I’ve had so many crits now on the opening pages of Marks of Repentance that I’m more confused than enlightened! There are so many things that the first few paragraphs must do: catch the attention of the reader, provide a sense of setting and a sense of the character AND a sense of the conflict to be explored. But please don’t data-dump it. That’s the biggest no-no of all.
So what’s a gal to do?
Read, of course. Pick up books published relatively recently and concentrate on the first couple of pages. Is there a catchy hook? Can I see the setting? Can I see the character? Can I feel the tension? And was this all accomplished without data dumping? I thought you might like to explore with me. Today’s opener is from The Light of Eidon by Karen Hancock, Bethany House, 2003:
“Why do we serve the Flames?”
“To ward the realm from Shadow.”
“Why must we guard our purity?”
“To keep the Flames strong and bright.”
They sat cross-legged on the barge cabin’s single, narrow bunk, facing each other–Novice and discipler–their voices alternating in a steady rhythm of question and answer that had gone unbroken for nearly an hour. Since the noon prayer service they had been reviewing the six codices of the First Guardian Station, codices Eldrin must know tomorrow for the final test of his novitiate. He had long since learned them so well he could answer without hesitation, but he didn’t mind the repetition. Right now it was just the sort of superficial mental occupation he needed to keep his thoughts of…other things.
“What is the source of the Shadow?” asked his discipler, one bony, ink-stained finger pressed to the page of the open catechism in his lap.
“The arrogance of Moroq conceived it,” Eldrin replied. “The passions of the flesh sustain it.”
“Who is Moroq?”
“The dark son of Eidon and Lord Ruler of the rhu’ema. The Adversary. No man can stand against him, save One.”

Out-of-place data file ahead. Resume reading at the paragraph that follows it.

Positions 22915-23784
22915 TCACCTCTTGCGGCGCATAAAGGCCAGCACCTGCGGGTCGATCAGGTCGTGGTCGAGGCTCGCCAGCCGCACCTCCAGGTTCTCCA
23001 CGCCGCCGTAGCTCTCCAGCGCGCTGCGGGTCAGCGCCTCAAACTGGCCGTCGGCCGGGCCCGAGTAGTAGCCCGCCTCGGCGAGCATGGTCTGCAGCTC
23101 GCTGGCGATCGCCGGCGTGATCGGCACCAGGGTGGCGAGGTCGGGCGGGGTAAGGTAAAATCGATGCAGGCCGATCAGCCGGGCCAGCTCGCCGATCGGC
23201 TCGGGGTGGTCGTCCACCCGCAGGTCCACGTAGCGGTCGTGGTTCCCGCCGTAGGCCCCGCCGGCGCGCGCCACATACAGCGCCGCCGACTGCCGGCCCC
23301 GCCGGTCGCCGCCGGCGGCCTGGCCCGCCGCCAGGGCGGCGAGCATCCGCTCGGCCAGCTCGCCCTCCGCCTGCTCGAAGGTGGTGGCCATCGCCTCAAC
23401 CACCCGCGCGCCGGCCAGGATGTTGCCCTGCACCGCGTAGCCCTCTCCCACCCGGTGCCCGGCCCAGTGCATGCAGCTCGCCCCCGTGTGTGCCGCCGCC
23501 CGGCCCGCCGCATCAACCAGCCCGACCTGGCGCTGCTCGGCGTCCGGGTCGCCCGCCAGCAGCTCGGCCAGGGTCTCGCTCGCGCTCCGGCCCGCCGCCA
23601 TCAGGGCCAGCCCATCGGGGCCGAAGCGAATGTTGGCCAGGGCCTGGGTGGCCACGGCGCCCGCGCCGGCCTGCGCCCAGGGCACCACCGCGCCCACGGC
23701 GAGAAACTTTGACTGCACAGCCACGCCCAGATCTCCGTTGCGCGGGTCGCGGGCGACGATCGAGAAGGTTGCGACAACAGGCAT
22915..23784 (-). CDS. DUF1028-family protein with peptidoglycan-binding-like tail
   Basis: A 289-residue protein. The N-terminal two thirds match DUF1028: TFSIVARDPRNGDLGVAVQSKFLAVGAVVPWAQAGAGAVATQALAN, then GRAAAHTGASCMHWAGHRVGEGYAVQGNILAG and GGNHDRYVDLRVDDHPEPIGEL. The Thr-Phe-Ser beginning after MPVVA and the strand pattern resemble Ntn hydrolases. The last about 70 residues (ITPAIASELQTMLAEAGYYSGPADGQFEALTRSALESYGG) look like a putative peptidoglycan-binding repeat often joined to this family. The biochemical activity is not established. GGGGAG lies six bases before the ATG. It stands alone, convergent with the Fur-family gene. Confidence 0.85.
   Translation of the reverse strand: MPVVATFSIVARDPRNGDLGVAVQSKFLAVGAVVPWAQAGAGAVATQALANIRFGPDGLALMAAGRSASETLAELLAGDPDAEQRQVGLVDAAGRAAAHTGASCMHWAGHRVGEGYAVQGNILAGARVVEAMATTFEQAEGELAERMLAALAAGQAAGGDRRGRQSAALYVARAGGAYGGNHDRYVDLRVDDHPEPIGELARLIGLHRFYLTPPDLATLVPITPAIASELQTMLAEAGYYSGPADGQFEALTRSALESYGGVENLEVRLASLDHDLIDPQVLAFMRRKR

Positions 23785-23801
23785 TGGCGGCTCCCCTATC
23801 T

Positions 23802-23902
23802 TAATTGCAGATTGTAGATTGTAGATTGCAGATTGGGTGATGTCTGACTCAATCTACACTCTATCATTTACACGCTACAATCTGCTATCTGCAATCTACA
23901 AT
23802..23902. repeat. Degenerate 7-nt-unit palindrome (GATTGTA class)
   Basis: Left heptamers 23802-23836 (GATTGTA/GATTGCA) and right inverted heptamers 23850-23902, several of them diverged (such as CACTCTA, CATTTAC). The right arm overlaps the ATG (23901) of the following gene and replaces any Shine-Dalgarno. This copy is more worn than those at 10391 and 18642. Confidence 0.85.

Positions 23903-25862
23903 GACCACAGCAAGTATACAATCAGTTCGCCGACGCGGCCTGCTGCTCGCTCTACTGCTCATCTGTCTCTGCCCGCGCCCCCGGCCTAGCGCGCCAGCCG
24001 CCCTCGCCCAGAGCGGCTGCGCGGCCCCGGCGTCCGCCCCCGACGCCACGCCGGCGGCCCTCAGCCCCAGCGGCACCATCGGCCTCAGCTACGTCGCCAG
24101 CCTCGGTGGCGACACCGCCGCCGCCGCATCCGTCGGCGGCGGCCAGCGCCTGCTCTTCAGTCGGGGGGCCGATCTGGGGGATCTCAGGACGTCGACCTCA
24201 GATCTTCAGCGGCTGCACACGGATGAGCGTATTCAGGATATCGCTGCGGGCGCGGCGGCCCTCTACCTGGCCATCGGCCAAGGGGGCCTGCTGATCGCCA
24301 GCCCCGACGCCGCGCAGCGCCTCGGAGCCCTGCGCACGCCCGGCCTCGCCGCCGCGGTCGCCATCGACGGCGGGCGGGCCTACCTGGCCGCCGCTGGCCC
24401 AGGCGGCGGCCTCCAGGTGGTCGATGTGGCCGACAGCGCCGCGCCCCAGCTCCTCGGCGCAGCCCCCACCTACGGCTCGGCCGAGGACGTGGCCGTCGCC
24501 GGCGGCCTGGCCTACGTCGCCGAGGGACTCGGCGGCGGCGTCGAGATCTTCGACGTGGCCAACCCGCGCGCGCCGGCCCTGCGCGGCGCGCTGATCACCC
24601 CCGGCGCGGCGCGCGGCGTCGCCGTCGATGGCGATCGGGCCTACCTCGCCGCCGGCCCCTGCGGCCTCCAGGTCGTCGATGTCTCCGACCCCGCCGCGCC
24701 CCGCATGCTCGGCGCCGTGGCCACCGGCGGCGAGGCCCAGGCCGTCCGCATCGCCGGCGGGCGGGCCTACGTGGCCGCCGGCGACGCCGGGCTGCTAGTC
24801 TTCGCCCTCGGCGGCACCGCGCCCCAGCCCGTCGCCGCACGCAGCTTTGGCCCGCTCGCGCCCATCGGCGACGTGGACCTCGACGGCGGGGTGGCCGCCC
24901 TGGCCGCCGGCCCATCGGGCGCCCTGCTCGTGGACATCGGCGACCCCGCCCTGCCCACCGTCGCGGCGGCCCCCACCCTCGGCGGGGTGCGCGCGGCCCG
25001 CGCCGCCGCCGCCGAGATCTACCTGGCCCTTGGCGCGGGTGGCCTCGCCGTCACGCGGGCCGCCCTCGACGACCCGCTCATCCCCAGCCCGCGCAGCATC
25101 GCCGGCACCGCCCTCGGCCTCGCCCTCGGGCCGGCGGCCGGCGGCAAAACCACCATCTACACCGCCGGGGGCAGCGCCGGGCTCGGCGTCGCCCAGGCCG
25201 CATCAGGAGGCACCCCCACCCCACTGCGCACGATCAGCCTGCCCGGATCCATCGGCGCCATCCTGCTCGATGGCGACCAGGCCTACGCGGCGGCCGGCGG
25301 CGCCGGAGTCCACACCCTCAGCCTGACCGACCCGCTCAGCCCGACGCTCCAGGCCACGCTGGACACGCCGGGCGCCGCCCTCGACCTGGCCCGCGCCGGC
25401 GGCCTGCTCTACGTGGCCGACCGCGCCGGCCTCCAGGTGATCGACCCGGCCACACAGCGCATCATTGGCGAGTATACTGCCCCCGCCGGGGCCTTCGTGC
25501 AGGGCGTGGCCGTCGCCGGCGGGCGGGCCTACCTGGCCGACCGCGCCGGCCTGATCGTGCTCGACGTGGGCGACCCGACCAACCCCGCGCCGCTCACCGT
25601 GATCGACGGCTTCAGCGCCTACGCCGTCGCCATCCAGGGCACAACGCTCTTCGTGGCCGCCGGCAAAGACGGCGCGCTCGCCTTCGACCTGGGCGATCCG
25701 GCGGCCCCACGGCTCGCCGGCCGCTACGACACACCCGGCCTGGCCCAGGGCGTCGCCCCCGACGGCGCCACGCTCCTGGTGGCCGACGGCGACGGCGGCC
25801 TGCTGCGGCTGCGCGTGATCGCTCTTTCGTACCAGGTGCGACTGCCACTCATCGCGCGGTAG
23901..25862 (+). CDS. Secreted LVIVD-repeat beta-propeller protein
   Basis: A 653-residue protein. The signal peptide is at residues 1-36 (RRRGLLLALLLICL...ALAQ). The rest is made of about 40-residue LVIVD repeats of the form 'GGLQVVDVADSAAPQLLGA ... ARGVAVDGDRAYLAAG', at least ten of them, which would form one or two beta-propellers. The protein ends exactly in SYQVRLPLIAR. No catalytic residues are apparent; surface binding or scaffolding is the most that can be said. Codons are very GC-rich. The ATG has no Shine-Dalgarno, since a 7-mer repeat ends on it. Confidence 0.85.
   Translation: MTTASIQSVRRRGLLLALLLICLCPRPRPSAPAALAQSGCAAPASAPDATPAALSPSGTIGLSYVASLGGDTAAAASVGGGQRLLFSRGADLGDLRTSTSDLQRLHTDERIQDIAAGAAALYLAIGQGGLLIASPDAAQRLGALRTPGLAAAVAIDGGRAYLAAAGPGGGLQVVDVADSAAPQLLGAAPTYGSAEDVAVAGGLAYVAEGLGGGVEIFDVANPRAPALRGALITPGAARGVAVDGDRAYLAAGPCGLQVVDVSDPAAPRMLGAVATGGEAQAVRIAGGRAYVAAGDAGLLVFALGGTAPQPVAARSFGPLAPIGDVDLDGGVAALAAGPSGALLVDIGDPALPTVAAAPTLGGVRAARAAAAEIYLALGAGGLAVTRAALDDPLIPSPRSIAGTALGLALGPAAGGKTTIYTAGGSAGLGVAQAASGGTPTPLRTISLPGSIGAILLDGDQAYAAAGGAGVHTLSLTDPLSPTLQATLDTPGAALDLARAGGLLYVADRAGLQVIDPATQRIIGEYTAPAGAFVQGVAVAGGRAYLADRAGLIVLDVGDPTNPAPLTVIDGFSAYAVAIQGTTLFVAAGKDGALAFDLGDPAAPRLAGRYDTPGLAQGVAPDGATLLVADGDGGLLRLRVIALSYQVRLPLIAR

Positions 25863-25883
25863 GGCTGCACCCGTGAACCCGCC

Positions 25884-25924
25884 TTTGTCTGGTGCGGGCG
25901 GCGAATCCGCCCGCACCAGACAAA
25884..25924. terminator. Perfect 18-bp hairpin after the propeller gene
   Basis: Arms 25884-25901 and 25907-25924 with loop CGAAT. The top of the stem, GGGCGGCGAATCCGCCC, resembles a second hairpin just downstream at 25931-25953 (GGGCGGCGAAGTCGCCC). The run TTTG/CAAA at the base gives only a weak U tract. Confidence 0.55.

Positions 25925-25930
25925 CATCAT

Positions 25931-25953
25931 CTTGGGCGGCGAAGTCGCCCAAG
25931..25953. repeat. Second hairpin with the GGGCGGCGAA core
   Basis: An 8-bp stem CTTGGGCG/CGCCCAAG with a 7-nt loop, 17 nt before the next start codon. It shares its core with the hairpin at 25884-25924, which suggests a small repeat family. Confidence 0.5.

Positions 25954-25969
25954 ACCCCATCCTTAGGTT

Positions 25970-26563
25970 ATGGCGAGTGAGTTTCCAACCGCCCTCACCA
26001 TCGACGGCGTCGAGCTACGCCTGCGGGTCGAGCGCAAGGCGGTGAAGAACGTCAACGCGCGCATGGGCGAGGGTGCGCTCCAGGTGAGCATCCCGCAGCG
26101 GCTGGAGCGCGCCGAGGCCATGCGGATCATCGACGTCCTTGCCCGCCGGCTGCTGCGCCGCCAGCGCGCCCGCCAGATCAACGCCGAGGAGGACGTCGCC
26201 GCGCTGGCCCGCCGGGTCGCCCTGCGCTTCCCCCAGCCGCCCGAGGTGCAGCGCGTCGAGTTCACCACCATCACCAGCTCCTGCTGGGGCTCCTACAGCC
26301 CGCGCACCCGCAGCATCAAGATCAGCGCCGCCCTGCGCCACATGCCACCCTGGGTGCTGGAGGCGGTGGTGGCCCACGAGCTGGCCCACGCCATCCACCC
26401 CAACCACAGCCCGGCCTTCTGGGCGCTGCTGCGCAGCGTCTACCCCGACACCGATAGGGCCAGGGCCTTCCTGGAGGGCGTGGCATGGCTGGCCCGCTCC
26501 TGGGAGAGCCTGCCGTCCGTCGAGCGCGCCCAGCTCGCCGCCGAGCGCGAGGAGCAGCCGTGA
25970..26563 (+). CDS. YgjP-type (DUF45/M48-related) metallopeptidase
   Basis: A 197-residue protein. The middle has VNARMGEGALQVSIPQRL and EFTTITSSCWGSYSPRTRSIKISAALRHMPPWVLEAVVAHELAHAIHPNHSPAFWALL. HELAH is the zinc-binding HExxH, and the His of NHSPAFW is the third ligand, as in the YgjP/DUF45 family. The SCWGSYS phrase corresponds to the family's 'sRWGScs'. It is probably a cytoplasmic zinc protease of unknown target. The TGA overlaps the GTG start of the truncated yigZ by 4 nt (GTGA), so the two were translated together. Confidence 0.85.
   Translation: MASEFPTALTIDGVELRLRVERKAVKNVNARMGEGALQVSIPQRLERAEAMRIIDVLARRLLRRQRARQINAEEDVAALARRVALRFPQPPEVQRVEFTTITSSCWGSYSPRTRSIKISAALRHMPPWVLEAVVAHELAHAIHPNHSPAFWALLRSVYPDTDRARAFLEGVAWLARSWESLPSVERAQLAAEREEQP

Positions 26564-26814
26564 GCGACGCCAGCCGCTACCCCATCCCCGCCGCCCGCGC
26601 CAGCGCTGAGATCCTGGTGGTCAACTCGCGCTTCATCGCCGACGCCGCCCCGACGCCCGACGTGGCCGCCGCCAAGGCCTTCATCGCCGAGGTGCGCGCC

“And that One is?”
“Eidon, Lord of Light, Creator of All, Defender of Man. Soon may he come, and swift be his judgment.”
The rhythm ended, and the silence that filled the void after it made Eldrin’s ears ring. He noticed the heat again, the sweat trickling down his chest beneath his wool tunic, the stifling mantle of his long, unbound hair weighing on his back. A fitful breeze danced through the high, open portal of the bulkhead, carrying the river’s dank odor and a disharmonious chorus of voices from the crowds on its bank. Thunder rumbled out of the distance.
Anxiety, held at bay by the long recitation, came oozing back. Soon they would be docking, disembarking, and marching up to the temple to begin the long ritual that would end with his initiation as a Guardian of the Holy Flames. Or not, if things went badly.
This takes up less than a page of text. Does it work for you? What sense do you get out of this opening? What are you expecting out of the story? Can you see Eldrin, see where he is? Does anything feel data-dumped?
Hugs. Openings are tough and not everyone will agree on what’s the best, Val. You’ve heard me complain about this myself. Good luck and if you need to vent you know where to find me.
I’ve read it twice and don’t see any data dumps. In fact, I want to know how Eldrin’s ceremony goes!
Valerie Comer says
Hey EJ, it’s a 4-book series, the fourth coming out in a couple weeks (and will be reviewed here). Let’s just say that Eldrin’s ceremony does not go as expected and sends his life in a new direction!